French startup revolution takes CES by storm

By Steve Winter and Kenny Fried, special to

WASHINGTON — The annals of mankind tell us that the French Revolution began on July 14, 1789 when Parisians stormed the Bastille prison to secure gunpowder for the uprising to follow.

While that may, in fact, be historically accurate, it’s safe to say that the French STARTUP revolution began on Wednesday, January 6, 2016, 4,700 miles away, at CES in Las Vegas, Nevada.

Of the 4,167 companies and organizations who exhibited at the world’s largest gathering of consumer electronics innovators, 212 hailed from France.  Even more telling is the fact that of those 212 companies, 136 – or 64 percent – displayed their products and services from Eureka Park, a specialized marketplace within CES that provides a unique and highly affordable opportunity for fledgling companies to launch their new product, service or concept.  And with 478 total Eureka Park exhibitors packing the Sands Expo Center this year, that means an incredible 28.5 percent of those exhibitors were French.

“France is experiencing a phenomenal boom in startups,” said Christian Pineau, president of International Boost, a Paris-based company that brings more than two dozen companies to CES, coordinating a broad variety of activities ranging from securing booths and equipment to facilitating meetings.  “The French government is truly all-in on these initiatives and provides support across various levels to help companies get started, secure funding and bring their products to market.”

A major fan of the technology industry, the French government has thrown its weight behind innovators and investors with 40 new measures since 2012, through a combination of financial support, legislation and tax relief.   As John Chambers, CEO of Cisco, exclaimed, “The French government truly understands the economic and societal benefits digitization will bring.”

The parade of French achievements at CES actually began on Monday afternoon when more than 30 companies – most repesentatives of LaFrench Tech, exhibited at CES Unveiled.  Many more packed Pepcom’s Digital Experience on Tuesday and Showstoppers on Wednesday, all media events designed primarily to showcase startups and their innovations to the press.

Tuesday, at Tech Cocktail’s Startup Night competition at the Gold Spike in downtown Las Vegas, eight of the 20 finalists were French.  One of those participants, D-Vine, which swiftly brings wines to their optimal serving temperatures, took top honors.

On Wednesday night, Emmanuel Macron, French Minister of Economy, Industry and Digital Affairs, hosted French Tech Night, a reception designed to showcase more than 15 companies with products that included the world’s first 360 degree set of 3D smart headphones and a portable and personal monitoring device that provides constant connected individual health and well-being assessments

But the government does not restrict its backing to companies; they also support local economic development organizations charged with their own mission to work directly with entrepreneurs from their regions.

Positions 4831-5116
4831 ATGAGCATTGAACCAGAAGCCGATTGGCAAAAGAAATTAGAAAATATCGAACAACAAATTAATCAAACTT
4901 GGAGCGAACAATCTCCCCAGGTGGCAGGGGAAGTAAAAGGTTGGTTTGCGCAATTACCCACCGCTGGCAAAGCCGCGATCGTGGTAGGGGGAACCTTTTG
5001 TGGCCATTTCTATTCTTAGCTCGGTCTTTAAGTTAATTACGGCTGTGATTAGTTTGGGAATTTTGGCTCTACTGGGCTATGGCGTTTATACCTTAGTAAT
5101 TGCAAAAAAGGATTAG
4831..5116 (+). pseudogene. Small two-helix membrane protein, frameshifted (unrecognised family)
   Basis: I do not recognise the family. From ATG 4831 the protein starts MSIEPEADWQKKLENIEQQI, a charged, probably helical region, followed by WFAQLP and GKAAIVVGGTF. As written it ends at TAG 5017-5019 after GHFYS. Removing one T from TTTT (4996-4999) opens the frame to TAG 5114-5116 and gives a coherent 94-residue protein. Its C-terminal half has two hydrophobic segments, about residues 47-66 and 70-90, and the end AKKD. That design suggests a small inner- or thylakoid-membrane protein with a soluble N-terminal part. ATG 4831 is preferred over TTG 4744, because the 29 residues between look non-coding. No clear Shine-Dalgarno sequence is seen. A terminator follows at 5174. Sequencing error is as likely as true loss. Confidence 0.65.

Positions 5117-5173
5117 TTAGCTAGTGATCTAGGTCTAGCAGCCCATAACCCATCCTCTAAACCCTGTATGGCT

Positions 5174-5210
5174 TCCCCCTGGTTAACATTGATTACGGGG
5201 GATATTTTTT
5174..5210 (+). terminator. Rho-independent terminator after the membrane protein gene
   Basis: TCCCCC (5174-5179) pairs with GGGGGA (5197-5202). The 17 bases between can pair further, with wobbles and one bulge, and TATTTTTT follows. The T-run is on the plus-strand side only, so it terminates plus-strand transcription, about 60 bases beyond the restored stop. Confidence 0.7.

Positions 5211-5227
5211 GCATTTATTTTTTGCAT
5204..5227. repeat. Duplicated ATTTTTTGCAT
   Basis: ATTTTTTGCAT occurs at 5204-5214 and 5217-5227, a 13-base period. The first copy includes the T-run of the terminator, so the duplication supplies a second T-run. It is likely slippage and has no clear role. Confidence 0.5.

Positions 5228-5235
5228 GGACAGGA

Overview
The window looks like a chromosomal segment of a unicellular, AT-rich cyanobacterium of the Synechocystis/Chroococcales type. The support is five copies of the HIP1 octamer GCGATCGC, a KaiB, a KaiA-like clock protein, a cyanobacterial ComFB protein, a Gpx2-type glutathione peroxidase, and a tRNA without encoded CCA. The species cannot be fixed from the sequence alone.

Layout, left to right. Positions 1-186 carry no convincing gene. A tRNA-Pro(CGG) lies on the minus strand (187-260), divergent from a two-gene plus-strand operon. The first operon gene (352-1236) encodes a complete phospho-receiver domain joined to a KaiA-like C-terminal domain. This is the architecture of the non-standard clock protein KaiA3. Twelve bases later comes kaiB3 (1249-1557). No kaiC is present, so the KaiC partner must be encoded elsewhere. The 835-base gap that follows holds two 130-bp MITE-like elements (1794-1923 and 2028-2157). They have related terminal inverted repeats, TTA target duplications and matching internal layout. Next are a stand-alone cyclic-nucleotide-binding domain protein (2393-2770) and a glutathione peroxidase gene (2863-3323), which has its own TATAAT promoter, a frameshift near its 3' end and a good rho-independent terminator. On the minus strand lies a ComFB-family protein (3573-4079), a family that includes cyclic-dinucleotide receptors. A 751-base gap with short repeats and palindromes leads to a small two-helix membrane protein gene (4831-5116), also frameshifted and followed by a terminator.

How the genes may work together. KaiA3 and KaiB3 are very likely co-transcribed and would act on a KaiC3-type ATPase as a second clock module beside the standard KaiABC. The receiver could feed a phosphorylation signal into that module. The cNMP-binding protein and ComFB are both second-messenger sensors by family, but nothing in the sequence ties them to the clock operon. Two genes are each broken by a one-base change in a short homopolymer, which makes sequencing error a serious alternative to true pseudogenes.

One such group is Technopole de l’Environnement Arbois-Méditerranée, which represents the Aix-en-Provence region of Southwestern France near Marseille.  “Various regions of France are known for different areas of specialization,” said Technopole President Jean Marc Perrin.  “Companies based in Aix-en-Provence, for example, are known for their corporate commitment to green technology.  On Thursday night at CES, Perrin hosted a reception for seven such companies, including a virtual prototyping company that brings CAD/CAM software for industrial projects to life and a solar powered fiber optic cabling firm; each of which maintain their own personal corporate commitments to sustainability.

While the special events and receptions helped to bring these activities into major prominence, most of the action took place right where you expected it to – on the show floor at CES.  Leading the way was a coalition of 15 award winning startups from the French IoT program who exhibited from La Poste’s digital social hub in Eureka Park, bridging professionals, services and the ever-present Internet of Things (IoT) in a secured digital space.

“While I love traveling to CES because it brings me into an entirely different culture, there’s something familiar and comforting knowing I’m in the company of so many other innovative French startups,” said Antoine Auberton, CEO of Enlaps, a company whose product, Tikee, has simplified the process of time-lapse photography for novices and professionals alike..  “The brainpower and the innovation here in Eureka Park was truly amazing, and we were excited to be a part of it.”

If the French government has anything to say about it, it’s only the tip of the iceberg.  With 120 companies exhibiting last year, France already had the largest presence of any European nation, winning 13 prestigious awards.  This time around, that number increased by 65 percent with many more – Pineau promises – to come.

Vivez la révolution ?


Editor’s Note: Longtime CES attendees Steve Winter and Kenny Fried are contributing reports from the show. In their day jobs, they are public relations professionals with Sage Communications. During CES they are not reporting on any of their clients’ products or those of direct competitors.

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